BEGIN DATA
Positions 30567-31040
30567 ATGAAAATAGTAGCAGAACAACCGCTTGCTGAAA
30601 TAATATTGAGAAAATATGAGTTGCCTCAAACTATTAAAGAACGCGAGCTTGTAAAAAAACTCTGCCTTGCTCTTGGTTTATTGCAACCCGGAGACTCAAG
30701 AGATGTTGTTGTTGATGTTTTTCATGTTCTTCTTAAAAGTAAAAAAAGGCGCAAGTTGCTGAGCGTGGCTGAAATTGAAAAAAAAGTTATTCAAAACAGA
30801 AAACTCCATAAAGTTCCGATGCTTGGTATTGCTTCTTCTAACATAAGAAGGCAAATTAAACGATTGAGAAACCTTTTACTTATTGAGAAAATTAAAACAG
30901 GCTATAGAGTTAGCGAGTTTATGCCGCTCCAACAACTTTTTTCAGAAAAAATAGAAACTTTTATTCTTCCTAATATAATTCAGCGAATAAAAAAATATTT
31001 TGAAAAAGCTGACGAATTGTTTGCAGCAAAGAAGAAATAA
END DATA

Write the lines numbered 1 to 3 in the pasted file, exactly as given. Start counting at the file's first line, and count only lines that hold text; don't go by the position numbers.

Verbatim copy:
Positions 30567-31040
30567 ATGAAAATAGTAGCAGAACAACCGCTTGCTGAAA
30601 TAATATTGAGAAAATATGAGTTGCCTCAAACTATTAAAGAACGCGAGCTTGTAAAAAAACTCTGCCTTGCTCTTGGTTTATTGCAACCCGGAGACTCAAG